This project analyzes how the fire in the Amazon rainforest impacted the triple frontier between Brazil, Bolivia, and Peru.
By land and air, a photo essay that shows fire in the heart of the Amazon.
How do the end of programs such as Bolsa Verde, along with the austerity of the Michel Temer and Jair Bolsonaro governments, affect riverside communities and accelerate deforestation in the Amazon?
Bolsonaro plans to build a road and a hydroelectric dam in Calha Norte do Pará, the most preserved area of the Brazilian Amazon, the largest corridor of tropical forest in the world.
Environmental journalist Sam Eaton discusses his deep dive reporting trip along Brazil’s violent “arc of deforestation” to explore the crucial question: Can we save the Amazon, so it can help save us?
Meet Frederick Bernas and Rayan Hindi, who discuss the challenges of producing a documentary about a ballet program in Rio de Janeiro's Alemão favela.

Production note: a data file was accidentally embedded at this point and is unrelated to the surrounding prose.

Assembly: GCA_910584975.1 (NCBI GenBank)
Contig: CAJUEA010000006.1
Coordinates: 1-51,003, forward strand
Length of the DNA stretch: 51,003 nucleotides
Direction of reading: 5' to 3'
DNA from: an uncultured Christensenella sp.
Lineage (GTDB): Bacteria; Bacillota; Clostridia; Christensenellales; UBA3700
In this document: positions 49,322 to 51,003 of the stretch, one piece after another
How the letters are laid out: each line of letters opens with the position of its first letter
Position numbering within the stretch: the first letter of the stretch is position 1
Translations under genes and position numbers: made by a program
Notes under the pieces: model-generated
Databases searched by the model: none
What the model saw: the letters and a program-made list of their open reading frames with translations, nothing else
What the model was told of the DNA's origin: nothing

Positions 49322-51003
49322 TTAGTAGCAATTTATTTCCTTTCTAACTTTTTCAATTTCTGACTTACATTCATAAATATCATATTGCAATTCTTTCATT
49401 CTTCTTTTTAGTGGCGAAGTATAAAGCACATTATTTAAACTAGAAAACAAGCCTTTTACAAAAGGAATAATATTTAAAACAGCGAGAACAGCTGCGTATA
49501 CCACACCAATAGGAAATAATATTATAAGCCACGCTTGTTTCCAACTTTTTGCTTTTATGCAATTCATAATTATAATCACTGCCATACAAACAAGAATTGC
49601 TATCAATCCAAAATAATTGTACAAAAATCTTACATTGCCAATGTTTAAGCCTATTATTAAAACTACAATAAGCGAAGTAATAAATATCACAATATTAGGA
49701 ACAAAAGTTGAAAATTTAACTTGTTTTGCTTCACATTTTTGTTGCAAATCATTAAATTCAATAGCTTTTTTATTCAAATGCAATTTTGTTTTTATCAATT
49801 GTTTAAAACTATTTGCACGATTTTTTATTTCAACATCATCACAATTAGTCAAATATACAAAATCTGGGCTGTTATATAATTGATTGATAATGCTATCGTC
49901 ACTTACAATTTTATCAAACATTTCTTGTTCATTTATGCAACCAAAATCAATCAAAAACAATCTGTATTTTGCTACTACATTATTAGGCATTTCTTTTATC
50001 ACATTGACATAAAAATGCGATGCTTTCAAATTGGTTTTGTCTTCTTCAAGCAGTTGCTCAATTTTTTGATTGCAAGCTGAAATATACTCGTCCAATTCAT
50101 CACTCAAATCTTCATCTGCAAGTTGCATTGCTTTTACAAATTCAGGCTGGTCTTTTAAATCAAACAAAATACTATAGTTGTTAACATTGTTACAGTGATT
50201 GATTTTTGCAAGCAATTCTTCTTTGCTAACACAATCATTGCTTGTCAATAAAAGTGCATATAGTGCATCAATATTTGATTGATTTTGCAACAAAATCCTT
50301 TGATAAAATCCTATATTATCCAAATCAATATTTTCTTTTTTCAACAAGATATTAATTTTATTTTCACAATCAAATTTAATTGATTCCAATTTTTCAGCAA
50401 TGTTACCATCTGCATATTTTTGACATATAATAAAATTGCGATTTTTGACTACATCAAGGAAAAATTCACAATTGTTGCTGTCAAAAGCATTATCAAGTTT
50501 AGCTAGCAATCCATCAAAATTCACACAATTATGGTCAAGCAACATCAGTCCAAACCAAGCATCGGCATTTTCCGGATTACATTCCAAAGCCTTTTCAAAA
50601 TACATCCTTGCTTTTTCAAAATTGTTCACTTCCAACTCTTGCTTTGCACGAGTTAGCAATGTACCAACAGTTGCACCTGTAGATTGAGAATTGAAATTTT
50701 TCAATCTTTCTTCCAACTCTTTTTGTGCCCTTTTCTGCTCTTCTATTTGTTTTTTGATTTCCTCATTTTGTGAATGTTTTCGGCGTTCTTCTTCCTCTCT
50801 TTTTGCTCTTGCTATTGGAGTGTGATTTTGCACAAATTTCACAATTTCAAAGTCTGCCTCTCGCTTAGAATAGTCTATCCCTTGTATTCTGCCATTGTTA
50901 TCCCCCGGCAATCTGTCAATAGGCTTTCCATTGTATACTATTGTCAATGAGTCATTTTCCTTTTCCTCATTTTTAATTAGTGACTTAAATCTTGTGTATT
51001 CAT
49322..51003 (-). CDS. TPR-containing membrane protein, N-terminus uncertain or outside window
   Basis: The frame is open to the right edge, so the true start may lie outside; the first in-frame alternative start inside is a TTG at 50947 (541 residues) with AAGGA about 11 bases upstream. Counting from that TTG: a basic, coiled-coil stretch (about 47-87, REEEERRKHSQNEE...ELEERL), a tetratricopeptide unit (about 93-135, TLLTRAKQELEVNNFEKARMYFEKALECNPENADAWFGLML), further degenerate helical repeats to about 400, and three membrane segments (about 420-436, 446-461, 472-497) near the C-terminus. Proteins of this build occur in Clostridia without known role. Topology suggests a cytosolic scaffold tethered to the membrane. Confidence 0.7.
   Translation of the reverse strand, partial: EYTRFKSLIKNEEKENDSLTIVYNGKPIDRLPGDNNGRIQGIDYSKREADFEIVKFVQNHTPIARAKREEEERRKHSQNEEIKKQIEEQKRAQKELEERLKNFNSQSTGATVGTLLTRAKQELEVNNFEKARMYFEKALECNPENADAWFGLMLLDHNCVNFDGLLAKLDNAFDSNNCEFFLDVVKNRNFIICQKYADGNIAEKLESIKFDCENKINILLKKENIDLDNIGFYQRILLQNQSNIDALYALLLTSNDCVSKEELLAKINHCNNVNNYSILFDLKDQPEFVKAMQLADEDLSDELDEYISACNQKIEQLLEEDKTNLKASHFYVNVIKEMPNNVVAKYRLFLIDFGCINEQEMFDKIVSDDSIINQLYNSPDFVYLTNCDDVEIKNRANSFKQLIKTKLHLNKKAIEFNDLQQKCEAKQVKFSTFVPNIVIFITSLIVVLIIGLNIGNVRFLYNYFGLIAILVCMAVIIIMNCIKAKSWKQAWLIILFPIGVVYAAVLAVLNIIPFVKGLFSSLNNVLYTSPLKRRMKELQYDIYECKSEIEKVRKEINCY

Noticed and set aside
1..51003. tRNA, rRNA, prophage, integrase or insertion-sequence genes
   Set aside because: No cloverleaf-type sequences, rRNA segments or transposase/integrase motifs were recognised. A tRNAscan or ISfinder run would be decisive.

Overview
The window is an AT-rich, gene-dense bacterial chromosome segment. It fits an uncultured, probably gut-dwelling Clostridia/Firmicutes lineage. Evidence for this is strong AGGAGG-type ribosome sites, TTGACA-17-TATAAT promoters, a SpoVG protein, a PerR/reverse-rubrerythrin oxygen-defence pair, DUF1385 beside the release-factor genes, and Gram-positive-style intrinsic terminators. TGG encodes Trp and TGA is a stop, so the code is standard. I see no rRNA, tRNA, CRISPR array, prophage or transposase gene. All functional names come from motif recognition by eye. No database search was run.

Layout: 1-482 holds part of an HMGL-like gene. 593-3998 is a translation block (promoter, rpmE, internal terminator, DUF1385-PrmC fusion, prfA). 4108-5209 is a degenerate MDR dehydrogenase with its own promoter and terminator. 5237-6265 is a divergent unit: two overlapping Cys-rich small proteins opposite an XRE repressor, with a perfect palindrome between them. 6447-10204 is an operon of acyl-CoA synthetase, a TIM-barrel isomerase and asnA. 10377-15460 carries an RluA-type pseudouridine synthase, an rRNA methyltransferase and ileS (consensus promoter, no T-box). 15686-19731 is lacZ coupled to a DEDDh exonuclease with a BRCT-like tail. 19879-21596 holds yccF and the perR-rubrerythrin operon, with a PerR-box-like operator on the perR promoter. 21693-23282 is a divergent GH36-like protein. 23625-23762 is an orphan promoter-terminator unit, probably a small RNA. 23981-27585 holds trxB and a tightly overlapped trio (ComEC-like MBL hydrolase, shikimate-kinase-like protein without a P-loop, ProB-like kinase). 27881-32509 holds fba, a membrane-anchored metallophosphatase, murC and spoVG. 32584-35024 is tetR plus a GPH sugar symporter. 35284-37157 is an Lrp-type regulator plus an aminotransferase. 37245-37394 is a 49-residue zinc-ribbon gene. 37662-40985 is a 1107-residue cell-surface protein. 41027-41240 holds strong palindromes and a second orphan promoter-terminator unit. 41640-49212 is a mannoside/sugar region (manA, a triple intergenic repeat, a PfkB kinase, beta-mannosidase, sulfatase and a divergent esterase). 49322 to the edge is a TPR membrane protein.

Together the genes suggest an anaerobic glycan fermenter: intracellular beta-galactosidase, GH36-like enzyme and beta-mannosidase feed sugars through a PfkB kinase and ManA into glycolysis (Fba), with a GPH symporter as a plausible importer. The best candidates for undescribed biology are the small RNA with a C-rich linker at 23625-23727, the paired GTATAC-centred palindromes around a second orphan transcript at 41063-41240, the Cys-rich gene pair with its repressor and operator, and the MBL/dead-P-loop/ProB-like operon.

Journalist Jill Langlois and photographer Lianne Milton, reporting on Alcaçuz Federal Penitentiary in Brazil, introduce us to two women whose husbands survived a massacre in the prison.
Journalist Rhitu Chatterjee discusses her reporting on the school meal programs in Brazil and India.
Pulitzer Center grantees Heather Pringle and Andrew Lawler traveled to the Amazon to report on isolated indigenous peoples' recent emergence from the forests.
Matthew Niederhauser introduces his Real World Cup project, produced in collaboration with The New Republic and Pulitzer Center.